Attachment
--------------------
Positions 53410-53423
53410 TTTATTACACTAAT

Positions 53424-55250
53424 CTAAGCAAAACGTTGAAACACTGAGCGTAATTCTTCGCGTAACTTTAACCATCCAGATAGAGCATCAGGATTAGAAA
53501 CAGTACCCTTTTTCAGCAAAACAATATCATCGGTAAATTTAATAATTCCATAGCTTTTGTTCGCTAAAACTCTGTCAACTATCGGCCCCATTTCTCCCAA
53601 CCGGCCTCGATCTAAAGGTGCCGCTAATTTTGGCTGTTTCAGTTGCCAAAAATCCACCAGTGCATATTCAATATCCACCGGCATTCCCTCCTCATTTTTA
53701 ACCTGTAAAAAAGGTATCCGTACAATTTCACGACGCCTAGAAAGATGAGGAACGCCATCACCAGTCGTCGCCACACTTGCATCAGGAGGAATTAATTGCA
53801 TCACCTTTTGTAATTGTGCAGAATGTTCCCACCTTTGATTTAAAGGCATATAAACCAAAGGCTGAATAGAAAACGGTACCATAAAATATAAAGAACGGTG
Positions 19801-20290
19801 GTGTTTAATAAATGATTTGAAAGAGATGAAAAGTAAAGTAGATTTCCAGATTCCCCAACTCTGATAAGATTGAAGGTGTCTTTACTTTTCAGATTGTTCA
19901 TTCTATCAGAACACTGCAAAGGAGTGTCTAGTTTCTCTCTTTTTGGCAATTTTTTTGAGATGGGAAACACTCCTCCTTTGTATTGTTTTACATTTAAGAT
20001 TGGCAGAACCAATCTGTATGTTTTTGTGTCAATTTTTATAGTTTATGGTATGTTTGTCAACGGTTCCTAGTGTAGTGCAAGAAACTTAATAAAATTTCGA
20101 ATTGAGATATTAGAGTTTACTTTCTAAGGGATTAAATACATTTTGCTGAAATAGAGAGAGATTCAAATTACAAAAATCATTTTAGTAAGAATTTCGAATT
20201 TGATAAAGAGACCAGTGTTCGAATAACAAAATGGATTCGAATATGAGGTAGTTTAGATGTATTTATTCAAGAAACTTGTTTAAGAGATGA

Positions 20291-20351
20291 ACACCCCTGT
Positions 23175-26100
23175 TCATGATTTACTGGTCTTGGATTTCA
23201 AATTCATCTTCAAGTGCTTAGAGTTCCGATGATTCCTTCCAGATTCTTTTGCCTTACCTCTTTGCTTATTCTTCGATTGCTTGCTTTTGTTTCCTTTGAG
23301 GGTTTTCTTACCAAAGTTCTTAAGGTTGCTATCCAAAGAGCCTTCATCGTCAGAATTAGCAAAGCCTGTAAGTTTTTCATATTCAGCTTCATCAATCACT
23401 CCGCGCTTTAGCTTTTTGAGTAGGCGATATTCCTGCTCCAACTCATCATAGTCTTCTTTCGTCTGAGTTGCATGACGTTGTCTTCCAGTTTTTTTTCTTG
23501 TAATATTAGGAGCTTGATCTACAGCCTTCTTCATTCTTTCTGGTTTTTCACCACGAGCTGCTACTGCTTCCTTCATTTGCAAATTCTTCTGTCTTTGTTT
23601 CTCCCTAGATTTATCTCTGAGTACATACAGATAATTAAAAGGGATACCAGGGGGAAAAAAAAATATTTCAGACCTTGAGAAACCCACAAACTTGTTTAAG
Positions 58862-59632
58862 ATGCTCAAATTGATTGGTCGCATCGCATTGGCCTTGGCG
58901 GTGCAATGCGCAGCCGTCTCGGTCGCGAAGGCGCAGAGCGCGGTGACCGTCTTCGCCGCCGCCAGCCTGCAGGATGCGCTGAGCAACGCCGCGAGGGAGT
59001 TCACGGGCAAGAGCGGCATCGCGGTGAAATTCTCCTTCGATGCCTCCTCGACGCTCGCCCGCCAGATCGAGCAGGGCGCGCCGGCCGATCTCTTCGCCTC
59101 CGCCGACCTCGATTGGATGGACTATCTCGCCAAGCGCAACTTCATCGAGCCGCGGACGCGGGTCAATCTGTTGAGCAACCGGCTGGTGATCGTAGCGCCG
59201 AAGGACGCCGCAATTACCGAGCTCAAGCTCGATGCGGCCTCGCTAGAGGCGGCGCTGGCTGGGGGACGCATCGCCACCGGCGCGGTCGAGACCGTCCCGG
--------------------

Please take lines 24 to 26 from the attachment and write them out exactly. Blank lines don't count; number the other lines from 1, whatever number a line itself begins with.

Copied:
Positions 58862-59632
58862 ATGCTCAAATTGATTGGTCGCATCGCATTGGCCTTGGCG
58901 GTGCAATGCGCAGCCGTCTCGGTCGCGAAGGCGCAGAGCGCGGTGACCGTCTTCGCCGCCGCCAGCCTGCAGGATGCGCTGAGCAACGCCGCGAGGGAGT